I want to do hardanger on paper and will use stitches only, no cutting out. Should I use embroidery cotton and can I use a small hardanger pattern to put …

Perle cotton size for 22 count hardanger fabric 
I started s project on 22 count hardanger fabric using number 8 perle cotton thread and after doing 1 side I feel I should use number 5 perle cotton. …

Fabric do I cut? 
Hello Carol, what a fantastic website. I am a complete novice to hardanger and have gone ahead and purchased 22 count hardanger White material 50x55cm. …

Fabric 
Please could you help me with what fabric count is suitable for making table linen? I would like to use a very fine closely woven linen. I have found …

Repairing cut threads in hardanger 
I am busy embroidering a hardangar Tea with a beautiful border. I cut 4 threads on the one side of pattern incorrectly. I used the same fabric threads …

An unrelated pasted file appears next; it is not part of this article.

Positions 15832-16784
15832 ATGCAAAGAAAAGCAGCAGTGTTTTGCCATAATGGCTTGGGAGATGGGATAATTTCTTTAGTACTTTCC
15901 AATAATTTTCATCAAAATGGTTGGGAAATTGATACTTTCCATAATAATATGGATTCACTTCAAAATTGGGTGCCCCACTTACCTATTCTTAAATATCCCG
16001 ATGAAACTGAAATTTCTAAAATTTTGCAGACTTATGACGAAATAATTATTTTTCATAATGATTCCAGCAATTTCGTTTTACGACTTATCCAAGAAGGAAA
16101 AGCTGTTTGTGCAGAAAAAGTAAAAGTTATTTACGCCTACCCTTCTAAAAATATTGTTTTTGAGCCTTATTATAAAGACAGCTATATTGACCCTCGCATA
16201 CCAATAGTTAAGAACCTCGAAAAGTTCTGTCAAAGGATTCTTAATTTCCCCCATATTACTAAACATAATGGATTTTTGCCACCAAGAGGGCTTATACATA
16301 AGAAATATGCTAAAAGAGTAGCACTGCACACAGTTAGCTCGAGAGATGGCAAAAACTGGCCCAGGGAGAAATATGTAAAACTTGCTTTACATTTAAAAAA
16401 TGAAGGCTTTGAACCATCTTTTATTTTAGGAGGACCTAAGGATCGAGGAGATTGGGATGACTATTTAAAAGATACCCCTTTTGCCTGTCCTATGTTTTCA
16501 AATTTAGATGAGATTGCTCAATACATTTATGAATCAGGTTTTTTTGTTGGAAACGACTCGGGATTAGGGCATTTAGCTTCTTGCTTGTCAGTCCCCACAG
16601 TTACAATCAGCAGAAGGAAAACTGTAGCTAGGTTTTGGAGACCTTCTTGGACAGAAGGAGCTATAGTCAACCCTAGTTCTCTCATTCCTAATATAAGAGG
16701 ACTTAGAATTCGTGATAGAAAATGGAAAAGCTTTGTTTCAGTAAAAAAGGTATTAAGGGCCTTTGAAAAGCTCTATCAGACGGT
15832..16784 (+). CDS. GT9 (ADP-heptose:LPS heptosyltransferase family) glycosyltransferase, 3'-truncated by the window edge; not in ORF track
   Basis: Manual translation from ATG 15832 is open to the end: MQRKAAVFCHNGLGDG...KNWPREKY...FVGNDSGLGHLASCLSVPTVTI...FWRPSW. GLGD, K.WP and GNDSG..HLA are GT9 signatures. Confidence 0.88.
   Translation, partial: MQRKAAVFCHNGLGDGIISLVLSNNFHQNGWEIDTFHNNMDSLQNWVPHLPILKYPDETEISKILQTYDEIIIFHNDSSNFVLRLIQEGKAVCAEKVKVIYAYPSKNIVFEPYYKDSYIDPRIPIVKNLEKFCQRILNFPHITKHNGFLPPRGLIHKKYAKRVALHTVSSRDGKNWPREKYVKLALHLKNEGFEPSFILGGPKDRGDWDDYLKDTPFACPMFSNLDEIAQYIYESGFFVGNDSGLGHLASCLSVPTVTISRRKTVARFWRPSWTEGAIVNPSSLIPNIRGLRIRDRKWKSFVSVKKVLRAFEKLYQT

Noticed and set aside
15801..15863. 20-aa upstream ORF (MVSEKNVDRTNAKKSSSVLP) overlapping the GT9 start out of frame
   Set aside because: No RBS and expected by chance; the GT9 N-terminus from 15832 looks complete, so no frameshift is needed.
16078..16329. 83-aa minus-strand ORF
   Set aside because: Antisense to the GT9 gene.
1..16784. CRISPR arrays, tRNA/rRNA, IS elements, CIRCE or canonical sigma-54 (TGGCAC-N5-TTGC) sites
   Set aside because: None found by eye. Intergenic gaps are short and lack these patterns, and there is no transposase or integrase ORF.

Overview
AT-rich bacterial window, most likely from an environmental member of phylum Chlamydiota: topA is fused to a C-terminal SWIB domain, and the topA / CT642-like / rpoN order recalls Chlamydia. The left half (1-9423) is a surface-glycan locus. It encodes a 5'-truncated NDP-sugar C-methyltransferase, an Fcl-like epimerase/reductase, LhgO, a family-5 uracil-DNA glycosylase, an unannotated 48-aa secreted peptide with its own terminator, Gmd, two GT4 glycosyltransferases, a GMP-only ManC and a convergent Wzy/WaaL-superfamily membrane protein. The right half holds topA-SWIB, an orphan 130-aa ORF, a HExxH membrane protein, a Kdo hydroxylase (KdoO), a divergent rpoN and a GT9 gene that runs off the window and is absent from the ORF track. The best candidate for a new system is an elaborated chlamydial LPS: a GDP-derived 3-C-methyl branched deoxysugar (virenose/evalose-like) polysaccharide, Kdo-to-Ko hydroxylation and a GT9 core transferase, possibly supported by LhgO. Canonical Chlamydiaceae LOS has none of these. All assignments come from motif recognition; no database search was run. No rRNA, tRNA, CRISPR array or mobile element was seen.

Little boxes in a hardanger pattern - what is the stitch called? 
I am working on a pattern that confuses me. The pattern looks like it is showing box stitches, but in the picture it looks like there are openings. It …

cleaning hardanger embroidery 
My aunt made some lovely hardanger pieces for me but over the years they have become soiled...how do i clean them without ruining them?

Hardanger Tablecloth Pattern 
I am wanting to make a table cloth (fairly big) for my brother and his wife for their 25th wedding anniversary as a gift. I would like to make it in white …

Repair a mistake on hardanger 
I found a 45 inch square harndanger table cloth in my archives that I started some 10-15 years ago. Now want to finish it but see why I stowed it away. …

How to Fix Hardanger Cutting Mistake 
I've done hardanger before without any problems so when I started my piece I didn't review any tips or tricks. (OK, it was 15 years ago, but I look at …

Hardanger on 32count Not rated yet
For the satin stitches, do I count over 4 or do I count 8 threads? Carol answers Hi Shelley, Thank you for your question. Hardanger kloster …

My first try Not rated yet
I know this is going to seem like a very simple question but the pattern I bought doesn't really say a whole lot. I was going over the design and its …